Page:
Starting with language, many people in Japan simply don’t understand English—according to the English proficiency index, Japan ranks 80th out of 111 countries and regions in the world. What’s more, the Japanese language itself is very complex, with multiple ways of saying the same thing using various language components. Even in Japanese, translation isn’t apples to apples!

Localization in this market goes far beyond translation; understanding cultural differences is fundamental in cross-border marketing, given its impact on consumer psychology and behavior.

Regarding ads that support an app, a lot lies in the eye of the beholder. Japanese typography is complicated, with four essential styles—Mincho, Gothic, Maru, and Kaku—and the aesthetics when it comes to font, size, and spacing are deeply embedded in years of cultural exposure and personal preferences.


Source: Septeni Global

Typography aside, unlike Westerners who prefer a less-is-more, minimalistic approach to ads, Japanese consumers are accustomed to busier design aesthetics, which may appear chaotic to the untrained eye.


Source: Septeni Global

Japanese consumers prefer text-heavy ads and we have found more detailed ad copy that covers almost all aspects of the game tends to perform well. In addition to taglines, other elements like incentives, dates, special limited editions, and additional compelling copy are all included in one ad.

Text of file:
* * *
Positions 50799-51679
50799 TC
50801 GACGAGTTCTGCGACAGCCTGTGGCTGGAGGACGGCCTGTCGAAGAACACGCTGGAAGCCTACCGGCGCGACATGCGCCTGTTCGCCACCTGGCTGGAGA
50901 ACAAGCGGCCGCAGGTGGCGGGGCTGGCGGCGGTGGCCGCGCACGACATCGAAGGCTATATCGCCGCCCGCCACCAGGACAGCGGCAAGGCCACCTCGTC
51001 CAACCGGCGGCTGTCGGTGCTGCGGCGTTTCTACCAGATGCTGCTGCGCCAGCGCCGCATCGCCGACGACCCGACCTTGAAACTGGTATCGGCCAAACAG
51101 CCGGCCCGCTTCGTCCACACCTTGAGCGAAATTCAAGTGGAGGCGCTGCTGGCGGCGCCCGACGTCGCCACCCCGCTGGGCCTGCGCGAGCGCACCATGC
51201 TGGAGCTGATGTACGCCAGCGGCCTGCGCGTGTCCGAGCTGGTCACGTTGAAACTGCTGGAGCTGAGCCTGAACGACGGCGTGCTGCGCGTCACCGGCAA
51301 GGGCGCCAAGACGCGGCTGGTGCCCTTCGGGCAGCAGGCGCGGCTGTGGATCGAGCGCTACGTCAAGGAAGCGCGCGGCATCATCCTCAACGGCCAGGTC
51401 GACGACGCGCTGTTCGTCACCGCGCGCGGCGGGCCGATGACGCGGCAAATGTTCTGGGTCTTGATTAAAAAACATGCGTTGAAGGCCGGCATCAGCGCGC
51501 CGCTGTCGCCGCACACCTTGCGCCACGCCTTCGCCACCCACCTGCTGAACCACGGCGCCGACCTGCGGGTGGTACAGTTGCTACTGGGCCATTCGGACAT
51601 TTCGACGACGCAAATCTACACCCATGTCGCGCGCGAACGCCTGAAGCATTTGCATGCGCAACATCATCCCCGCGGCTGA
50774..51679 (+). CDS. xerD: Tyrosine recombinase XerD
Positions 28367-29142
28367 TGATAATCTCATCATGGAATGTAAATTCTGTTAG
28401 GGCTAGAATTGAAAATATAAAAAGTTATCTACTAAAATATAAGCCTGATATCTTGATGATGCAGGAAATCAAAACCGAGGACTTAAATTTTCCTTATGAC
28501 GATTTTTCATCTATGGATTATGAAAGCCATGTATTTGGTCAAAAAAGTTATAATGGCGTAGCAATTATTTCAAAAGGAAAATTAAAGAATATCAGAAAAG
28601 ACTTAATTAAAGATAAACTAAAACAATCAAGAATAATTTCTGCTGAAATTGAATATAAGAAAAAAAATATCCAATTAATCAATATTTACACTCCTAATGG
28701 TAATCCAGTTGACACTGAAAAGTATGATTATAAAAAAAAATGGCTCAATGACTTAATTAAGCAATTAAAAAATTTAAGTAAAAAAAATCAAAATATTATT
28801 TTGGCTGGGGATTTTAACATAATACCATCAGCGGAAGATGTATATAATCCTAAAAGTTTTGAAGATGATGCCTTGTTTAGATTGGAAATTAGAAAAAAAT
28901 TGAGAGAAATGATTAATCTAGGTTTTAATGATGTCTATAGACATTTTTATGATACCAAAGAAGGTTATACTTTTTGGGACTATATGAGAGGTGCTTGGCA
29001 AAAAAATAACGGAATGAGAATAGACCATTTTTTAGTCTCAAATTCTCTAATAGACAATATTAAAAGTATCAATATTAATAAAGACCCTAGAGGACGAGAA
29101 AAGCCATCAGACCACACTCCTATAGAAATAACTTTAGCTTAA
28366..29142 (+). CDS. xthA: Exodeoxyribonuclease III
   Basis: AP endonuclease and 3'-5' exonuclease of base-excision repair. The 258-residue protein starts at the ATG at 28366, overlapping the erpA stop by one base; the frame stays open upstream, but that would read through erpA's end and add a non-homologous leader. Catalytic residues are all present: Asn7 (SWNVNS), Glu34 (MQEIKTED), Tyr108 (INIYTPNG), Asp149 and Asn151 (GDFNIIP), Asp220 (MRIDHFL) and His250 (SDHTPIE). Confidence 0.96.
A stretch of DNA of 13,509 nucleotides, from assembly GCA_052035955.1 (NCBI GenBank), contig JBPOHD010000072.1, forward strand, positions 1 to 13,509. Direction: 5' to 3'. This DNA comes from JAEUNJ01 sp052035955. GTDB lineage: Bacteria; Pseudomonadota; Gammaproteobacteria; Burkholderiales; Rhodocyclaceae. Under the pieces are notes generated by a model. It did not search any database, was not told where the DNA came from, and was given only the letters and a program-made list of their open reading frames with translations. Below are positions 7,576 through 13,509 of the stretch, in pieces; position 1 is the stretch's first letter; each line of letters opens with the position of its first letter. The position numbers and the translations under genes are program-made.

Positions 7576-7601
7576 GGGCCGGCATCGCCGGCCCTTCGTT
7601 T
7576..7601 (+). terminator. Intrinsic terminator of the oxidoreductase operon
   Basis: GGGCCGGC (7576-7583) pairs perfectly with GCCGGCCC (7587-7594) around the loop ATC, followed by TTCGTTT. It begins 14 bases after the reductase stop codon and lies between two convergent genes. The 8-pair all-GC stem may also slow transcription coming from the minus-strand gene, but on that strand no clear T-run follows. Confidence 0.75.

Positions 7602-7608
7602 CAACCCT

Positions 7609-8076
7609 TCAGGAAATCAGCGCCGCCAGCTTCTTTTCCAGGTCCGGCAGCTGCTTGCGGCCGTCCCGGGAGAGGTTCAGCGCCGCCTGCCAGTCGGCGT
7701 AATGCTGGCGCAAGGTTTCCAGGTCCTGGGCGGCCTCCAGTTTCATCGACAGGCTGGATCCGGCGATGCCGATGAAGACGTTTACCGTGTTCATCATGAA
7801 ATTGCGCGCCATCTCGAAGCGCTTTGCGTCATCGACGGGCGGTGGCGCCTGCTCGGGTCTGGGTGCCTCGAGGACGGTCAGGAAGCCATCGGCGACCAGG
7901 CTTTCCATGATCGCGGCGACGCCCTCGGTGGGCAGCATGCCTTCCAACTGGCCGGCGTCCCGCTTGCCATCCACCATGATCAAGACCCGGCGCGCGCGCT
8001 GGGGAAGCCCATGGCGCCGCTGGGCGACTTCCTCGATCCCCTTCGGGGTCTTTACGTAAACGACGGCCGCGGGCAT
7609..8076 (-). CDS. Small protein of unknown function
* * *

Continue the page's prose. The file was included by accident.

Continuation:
Source: Septeni Global

It is common to see large type stylized with gradients and strokes, then even more gradients and strokes placed next to large images with even more copy explaining even more details. Incorporating these styles in creative campaigns is crucial for improving the performance of targeted digital user acquisition campaigns in Japan.


Source: Septeni Global

Navigating the media buying ecosystem is another hurdle and working with local agencies like Septeni Global that can offer inside access and foster important relationships can become invaluable.

While challenges do exist, the data on high overseas game revenue in Japan shows international developers are striking gold and are willing to overcome these obstacles. But success is predicated on understanding the market. Deep local insights, more than anything else, become the recipe for success in Japan.

The impact of localized ASO